Royal High School hotel plan knocked back by Scottish Government
The Scottish Government has refused planning permission and listed building consent for the conversion of Edinburgh’s former Royal High School into a hotel following a public inquiry.
In their decision regarding the future of the Thomas Hamilton-designed building, which has been left empty for 50 years, government reporters said the proposals would have had adverse effects on the historic environment.
Duddingston House Properties and Urbanist Hotels had appealed against the City of Edinburgh Council’s decision in August 2017 to refuse planning permission and listed building consent for revised proposals to bring a Rosewood hotel to the site.
Hoskins Architects then scaled back the project after an initial bid was rejected by a single vote in December 2015 when councillors decided the original plans, which included two six-storey extensions, would damage the building’s Calton Hill setting.
The revised project proposed 127 rooms, 20 fewer than originally envisaged.
However, councillors accepted the recommendation of local authority planning officials to refuse permission for the new design amid concerns it would harm the historic nature of the site and the landscape of the city.
The city planners’ conclusion was that “the benefits to the city’s economy and to tourism by bringing an at-risk building into a suitable long term sustainable use are not outweighed when taking into account the impacts on the listed building the conservation areas, the World Heritage Site and the protected landscape”.
Launching the appeal against the council decision, David Orr, chairman of Urbanist Hotels, said the developers were committed to delivering an “outstanding” scheme for the former school, reviving a building which he claimed had been allowed to slip into a state of disrepair and neglect.
The six-week public inquiry, led by planning reporters Scott Ferrie and Dannie Onn, was held at Tynecastle Park stadium, starting in September 2018.
Long-time objectors to the development, the Cockburn Association said it was delighted with the decision.
Responding to the announcement via Twitter, the heritage body said: “The Old Royal High School is one of the world’s most significant examples of Greek Revival neo-classical buildings in the world, and it is the symbolic manifestation of the Edinburgh’s moniker ‘The Athens of the North’. Not only would the scheme caused irreparable damage to the fabric and setting of this Category A listed building, its economic value to the city’s economy was significantly less than had been said.
“Together with our Coalition partners Edinburgh World Heritage and the New Town & Broughton Community Council, we thank the very many people who contributed to our campaign against these proposals and who donated funds towards our appeal costs. We hope that the development interests behind the hotel scheme step back from their lease, which they hold until 2022, to allow the Music School proposals by the Royal High School Preservation Trust to advance.”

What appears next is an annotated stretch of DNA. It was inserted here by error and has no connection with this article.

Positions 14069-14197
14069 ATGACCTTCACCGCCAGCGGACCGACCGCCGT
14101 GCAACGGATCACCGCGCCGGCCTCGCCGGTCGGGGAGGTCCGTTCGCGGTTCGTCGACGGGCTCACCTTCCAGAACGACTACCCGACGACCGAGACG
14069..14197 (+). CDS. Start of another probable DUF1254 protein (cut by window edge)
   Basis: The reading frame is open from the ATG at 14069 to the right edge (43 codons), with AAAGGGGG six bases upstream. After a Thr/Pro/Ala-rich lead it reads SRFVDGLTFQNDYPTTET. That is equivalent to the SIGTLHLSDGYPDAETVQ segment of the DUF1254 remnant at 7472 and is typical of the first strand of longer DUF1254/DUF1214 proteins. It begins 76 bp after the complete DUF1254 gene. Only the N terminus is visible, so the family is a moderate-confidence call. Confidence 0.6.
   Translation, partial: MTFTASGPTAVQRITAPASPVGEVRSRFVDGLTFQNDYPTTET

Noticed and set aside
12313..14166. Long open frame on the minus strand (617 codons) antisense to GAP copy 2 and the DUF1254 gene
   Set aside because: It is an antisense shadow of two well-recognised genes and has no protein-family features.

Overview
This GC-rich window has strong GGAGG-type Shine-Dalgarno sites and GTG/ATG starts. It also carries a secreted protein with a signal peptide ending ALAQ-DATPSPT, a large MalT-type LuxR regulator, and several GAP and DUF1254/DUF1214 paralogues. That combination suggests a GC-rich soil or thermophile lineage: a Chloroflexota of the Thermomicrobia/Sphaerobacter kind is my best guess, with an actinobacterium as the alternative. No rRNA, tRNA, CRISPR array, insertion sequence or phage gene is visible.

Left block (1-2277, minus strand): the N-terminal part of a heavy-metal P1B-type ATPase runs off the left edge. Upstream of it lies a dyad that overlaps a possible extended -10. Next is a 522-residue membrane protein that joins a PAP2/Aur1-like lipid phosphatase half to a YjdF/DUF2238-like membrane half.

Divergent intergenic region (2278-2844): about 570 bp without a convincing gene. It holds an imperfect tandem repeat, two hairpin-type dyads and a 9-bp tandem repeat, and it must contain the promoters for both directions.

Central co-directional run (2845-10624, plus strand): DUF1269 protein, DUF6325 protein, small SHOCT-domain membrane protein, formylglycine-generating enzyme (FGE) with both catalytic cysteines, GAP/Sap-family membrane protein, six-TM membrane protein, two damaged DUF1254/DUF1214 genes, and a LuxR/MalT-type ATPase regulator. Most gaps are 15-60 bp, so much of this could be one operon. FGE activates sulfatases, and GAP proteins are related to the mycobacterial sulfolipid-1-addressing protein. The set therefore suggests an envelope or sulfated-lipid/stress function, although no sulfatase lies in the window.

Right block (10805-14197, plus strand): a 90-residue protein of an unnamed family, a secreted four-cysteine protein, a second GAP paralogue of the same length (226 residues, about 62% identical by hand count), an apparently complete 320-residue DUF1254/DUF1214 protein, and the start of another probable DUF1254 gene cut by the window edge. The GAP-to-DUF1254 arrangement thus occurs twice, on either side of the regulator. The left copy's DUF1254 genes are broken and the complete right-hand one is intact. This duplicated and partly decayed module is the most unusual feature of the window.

A spokesperson for Historic Environment Scotland added: “We welcome the decision by Scottish Ministers to dismiss the appeal against the City of Edinburgh Council’s refusal of planning permission and listed building consent for two sets of proposals for the former Royal High School in Edinburgh.
“HES objected to the hotel proposals as we considered they were significantly detrimental to the special interest and setting of the former Royal High school, an A listed building and internationally important example of the Greek Revival style. HES also considered the proposals would have had an adverse impact on the Outstanding Universal Value of the World Heritage Site.
“In addition, HES also considered that options existed for the sustainable reuse of the building which better protected its special historic and architectural interest.
“We are currently looking over the decision in detail, but note that Ministers have agreed with HES that the proposed developments would have resulted in considerable damage to the setting of one of the most important neo-classical buildings in the city, and would have caused harm to the qualities which justified the inscription of the World Heritage Site.
“We remain committed to working with partners through the planning process to ensure that a positive and sustainable use can be found for this important and impressive building.”
A rival vision by Richard Murphy Architects and Simpson & Brown to turn the property into a music school has been approved but cannot proceed until an agreement between the council and Urbanist Group expires, which is understood to be at some point in 2022.